Cuttings: The trouble with Agnes

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The Independent Online
Next Saturday the Kew guide Eric Taylor will lead a Cooks Tour round the Royal Botanic Gardens at Kew, highlighting the unusual food plants that flourish in Kew's hothouses. Bananas, coffee beans, tea plants and Caribbean star fruit all grow in the Palm House. Kew could also supply the highly nutritious durian fruit, native to Malaysia and Indonesia - if anybody ever wanted it. Usually they don't, because it smells so terrible. Saturday's tour leaves from the Victoria Gate visitor centre at 11.30am and will be repeated on Wednesday 25 February. For details of other themed tours, contact Kew on 0181 332 5633.

A little while ago I wrote about the `Agnes' rose in our garden, which had had 15 years to get its act together and had failed miserably. I never saw a single one of its big, double, amber-yellow flowers, and finally dispatched the bush to the bonfire. Lavena Hawes has the same problem. "My courtyard garden in central Cambridge is packed with plants," she writes. "I have about 15 different roses, including the rugosa rose `Agnes'. She was planted in 1986 in memory of my mother, next to `Mme Isaac Pereire' and `Alfred de Dalmas'. They flowered with gay abandon again this summer but `Agnes' has only ever had one bloom in the whole of her life.

This year she had three buds, but they just turned brown and dropped off. So do I follow your example and give her a quiet burial? I haven't any room to plant her elsewhere." Space in a small garden is too precious to waste on no-hopers. My answer is an unequivocal "Yes".

Weekend breaks for gardeners are on offer at the The Swan Hotel, Southwold, Suffolk, well within reach of some of the area's finest gardens. During the weekend you can visit Mark Rumary's fine garden at Yoxford, a garden designed by Lanning Roper at Orford, and Lord and Lady Tollemache's acres at Helmingham Hall. There will also be a champagne welcome at Michael Loftus's excellent nursery, Woottens of Wenhaston. For full details of this and other gardening breaks in July and September, contact Dudley Clarke at The Swan (01502 722186).

Visiting gardens in France has never been easier, thanks to the Channel Tunnel. Within hours you could be wandering beside the newly planted ponds of the Manoir de Pontgirard, admiring the strictly regulated design of Mme Wirth's garden at Chateau de Brecy, swooning over the swaths of colour planted by Mme de Carpentier in the walled gardens at Chateau de Canon and checking out the fruit at the Jardins des Plantes in Rouen. Details of these and other Normandy gardens are available from the Normandy Tourist Board, The Old Bakery, Bath Hill, Keynsham, Bristol BS18 1HG (01179 860386).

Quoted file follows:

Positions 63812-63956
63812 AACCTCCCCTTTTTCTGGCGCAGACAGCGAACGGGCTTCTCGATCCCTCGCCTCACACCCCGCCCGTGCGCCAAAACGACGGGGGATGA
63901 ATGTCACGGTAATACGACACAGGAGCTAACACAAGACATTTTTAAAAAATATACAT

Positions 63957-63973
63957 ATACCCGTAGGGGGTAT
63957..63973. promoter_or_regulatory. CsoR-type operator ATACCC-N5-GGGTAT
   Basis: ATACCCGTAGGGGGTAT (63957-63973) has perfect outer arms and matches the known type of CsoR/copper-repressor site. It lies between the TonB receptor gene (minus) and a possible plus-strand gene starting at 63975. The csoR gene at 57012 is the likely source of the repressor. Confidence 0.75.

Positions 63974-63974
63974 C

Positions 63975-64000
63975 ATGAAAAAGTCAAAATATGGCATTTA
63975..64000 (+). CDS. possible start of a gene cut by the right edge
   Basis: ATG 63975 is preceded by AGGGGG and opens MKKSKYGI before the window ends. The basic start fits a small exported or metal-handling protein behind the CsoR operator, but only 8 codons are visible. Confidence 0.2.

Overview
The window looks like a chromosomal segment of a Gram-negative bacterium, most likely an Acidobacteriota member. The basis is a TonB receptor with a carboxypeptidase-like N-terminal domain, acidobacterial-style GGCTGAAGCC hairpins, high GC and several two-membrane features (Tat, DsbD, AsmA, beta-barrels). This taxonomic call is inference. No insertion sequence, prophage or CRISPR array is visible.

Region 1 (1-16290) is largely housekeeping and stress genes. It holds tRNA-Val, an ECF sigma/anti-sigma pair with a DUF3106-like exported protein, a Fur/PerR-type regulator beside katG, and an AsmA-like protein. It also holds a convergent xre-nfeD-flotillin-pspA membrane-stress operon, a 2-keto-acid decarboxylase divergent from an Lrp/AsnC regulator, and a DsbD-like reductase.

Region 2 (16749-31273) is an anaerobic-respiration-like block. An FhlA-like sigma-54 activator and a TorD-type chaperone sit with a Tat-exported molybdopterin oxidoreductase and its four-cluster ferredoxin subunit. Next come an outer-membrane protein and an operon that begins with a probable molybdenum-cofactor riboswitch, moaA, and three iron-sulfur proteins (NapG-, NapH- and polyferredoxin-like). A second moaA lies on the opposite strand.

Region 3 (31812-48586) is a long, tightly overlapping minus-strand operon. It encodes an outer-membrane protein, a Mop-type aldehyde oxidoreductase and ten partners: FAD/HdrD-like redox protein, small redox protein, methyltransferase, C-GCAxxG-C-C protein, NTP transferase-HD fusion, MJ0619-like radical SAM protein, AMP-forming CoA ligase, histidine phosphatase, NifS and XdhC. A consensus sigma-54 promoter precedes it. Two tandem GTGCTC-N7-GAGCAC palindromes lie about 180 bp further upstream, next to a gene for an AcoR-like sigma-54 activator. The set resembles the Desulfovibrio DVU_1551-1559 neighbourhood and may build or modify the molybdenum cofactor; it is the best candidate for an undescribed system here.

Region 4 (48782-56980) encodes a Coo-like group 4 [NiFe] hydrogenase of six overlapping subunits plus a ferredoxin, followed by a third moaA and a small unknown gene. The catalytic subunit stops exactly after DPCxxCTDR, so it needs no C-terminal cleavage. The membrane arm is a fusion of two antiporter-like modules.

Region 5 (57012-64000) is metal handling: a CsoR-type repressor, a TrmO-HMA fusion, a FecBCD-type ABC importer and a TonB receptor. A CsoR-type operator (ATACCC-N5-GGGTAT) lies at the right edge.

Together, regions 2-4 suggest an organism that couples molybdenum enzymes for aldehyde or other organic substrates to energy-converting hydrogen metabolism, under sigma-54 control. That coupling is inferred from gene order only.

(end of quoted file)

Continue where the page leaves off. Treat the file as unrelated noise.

Agriframes made its name with metal arches, trellises, pergolas, bowers and fruit cages for gardeners, but its mail-order catalogue wanders much deeper into gardening territory. It offers tool lockers and tip bags, boots and bamboo screens. Agriframes also sells spun polypropylene fleece, warm, permeable and translucent. Use it to protect the heads of bay trees or tree ferns during winter. Or set it over young seedlings to protect them from attack. A roll of fleece 40ft x 5ft costs pounds 10.25. For a copy of the mail-order catalogue, contact Agriframes at Charlwoods Rd, East Grinstead, West Sussex RH19 2HG (01342 310000).

Marceline Siddons set up The Conservatory shortly after she had finished her botany degree at Cambridge. She wanted to supply not just conservatory plants, but also the right kind of advice on how best to grow them. So if a plant is a martyr to red spider, she doesn't hide the fact. But if she thinks it is worth growing anyway, she'll tell you that as well. The most recent catalogue produced by Ms Siddons and her husband, Chris, lists nine different kinds of abutilon and five acacias. She also has maurandya, which I grew on the south front of the house this summer. Too much leaf to flower was my verdict; however, that might change if the plant were grown in a conservatory, and kept dryer and hungrier. For enthusiasts, there are 13 different kinds of citrus and 15 bougainvillaeas.

The Conservatory at Gomshall Gallery, Gomshall, Surrey GU5 9LB (01483 203019) is open Mon-Sat 10am-5.30pm and Sunday afternoons from April to the end of September. Plants can also be sent by mail order.